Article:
Thus, to ensure that their power and authority shall remain, these executives are more likely to choose male protegees—individuals, who like them, present a common set of beliefs, ideologies and value systems. Lastly, the limited access of women to building social networks lessens their chances of being corporate leaders (Goethals, Sorenson & Burns 78). Goethals, Sorenson and Burns mentioned that “informal gatherings” is a way for women to connect with other individuals in the business organizations (78).
It is through these activities that women can further improve their social and communication skills—two of the most significant traits that leaders should acquire. However, these opportunities are hardly given to women. Other than obstructing women to create meaningful relationships and camaraderie, this scenario also inhibits females from having their own mentors and role models (Klenke 185). Mentors and role models serve as a support system. Through them, valuable knowledge and insights are shared and transmitted. Mentoring relationships help potential leaders devise sound decisions and appropriate solutions.
Unfortunately, this right is highly exclusive to men. The struggles and challenges faced by women leaders in the corporate system is yet another gender issue that should be readily addressed. Leadership roles should not be equated to gender-based functions. Equal rights and opportunities should be provided to both genders and should not be an exclusive privilege of men. It should be stressed and remembered that leadership efficiency is determined by skills and performances, never by gender. Works Cited Sanchez, Penny; Philip Hucles; Janis Sanchez-Hucles and Sanjay Mehta.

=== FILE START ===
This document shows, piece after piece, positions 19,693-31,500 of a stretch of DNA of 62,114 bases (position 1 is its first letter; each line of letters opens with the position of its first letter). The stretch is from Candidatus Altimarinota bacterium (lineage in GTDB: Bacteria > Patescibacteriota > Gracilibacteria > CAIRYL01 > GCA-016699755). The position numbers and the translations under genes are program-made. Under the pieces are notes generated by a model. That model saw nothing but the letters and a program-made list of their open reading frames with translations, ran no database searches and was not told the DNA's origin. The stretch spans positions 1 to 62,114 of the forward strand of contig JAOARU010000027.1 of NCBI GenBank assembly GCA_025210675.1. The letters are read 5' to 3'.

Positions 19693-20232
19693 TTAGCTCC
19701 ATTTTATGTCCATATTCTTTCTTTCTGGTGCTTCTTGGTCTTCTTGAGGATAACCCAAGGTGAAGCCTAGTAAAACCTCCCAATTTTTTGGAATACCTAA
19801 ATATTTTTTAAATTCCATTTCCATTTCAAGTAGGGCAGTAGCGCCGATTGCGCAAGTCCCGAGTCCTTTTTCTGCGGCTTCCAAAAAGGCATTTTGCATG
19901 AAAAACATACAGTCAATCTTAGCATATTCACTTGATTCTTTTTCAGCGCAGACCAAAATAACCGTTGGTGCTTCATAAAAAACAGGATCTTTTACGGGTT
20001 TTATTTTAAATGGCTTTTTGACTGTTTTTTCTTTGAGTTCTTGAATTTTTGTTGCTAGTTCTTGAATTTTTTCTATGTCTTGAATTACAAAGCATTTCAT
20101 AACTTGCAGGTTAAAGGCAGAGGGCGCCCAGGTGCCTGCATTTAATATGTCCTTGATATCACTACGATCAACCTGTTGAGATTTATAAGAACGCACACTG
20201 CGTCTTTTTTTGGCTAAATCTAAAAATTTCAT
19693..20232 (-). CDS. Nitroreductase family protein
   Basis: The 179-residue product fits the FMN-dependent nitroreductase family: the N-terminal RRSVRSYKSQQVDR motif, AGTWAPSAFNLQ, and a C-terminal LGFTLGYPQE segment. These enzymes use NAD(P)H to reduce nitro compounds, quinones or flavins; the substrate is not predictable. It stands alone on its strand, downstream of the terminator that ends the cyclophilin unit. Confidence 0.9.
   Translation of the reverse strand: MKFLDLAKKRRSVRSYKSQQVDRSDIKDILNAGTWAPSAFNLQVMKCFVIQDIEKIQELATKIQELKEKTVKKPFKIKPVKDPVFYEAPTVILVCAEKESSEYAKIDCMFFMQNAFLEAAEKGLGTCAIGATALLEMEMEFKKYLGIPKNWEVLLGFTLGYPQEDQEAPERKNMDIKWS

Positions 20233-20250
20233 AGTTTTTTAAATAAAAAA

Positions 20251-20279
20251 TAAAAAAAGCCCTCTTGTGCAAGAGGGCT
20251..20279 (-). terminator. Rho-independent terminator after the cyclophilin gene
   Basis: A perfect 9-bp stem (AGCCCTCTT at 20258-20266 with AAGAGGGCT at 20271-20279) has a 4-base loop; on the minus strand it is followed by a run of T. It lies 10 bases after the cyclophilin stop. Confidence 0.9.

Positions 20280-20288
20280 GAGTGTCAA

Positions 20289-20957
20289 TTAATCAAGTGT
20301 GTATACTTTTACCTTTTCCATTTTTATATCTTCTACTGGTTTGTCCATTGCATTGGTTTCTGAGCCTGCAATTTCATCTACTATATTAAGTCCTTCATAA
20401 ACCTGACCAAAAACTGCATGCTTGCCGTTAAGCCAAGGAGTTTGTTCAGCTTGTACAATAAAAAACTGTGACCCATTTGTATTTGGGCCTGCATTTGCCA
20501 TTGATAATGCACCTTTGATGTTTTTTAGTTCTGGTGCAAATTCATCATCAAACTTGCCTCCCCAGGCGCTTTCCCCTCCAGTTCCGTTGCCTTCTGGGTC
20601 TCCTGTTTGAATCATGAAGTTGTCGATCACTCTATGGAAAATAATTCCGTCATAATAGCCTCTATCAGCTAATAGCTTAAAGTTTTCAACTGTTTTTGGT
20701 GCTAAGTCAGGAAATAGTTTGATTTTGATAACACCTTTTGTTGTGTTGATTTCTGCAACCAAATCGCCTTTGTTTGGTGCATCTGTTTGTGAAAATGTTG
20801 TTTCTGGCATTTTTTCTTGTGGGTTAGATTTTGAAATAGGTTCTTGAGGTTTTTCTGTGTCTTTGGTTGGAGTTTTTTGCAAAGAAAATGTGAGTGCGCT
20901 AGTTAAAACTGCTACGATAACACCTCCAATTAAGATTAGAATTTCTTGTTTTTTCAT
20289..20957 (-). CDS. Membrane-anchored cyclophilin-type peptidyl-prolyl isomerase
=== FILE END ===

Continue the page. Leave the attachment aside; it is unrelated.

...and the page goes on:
“Increasing Diverse Women Leadership in Corporate America: Climbing Concrete Walls and Shattering Glass Ceilings. ” Women and Leadership Transforming Visions and Diverse Voices Eds. Jean Lau Chin; Bernice Lott; Joy Rice and Janis Sanchez-Hucles. Massachusetts: Blackwell Publishing, 2007 Ely, Robin; Erica Foldy; Maureen Scully and The Center for Gender in Organizations Simmons School of Management. Reader in Gender, Work and Organization. Massachusetts: Blackwell Publishing, 2003 Goethal, George; Georgia Sorenson and James MacGregor Burns. Encyclopedia of Leadership. California: Sage Publications Inc, 2004
Haslett, Beth; Florence Geis and Mae Carter. The Organizational Woman. New Jersey: Ablex Publishing Corporation, 1992 Karsten, Margaret. Gender, Race and Ethnicity in the Workplace. Westport, CT: Greenwood Publishing Group, 2006 Klenke, Karin. Women Leadership. New York: Springer Publishing Company, 1996 Lemell, Yannick and Heinz-Herbert Noll. Changing Structures of Inequality: A Comparative Perspective. Canada: Mc-Gill Queen’s University Press, 2002 Ridgeway, Cecilia. Gender Interaction and Inequality. New York: Springer –Verlag New York Inc. , 1992 Spade, Joan and Catherine Valentine. The Ka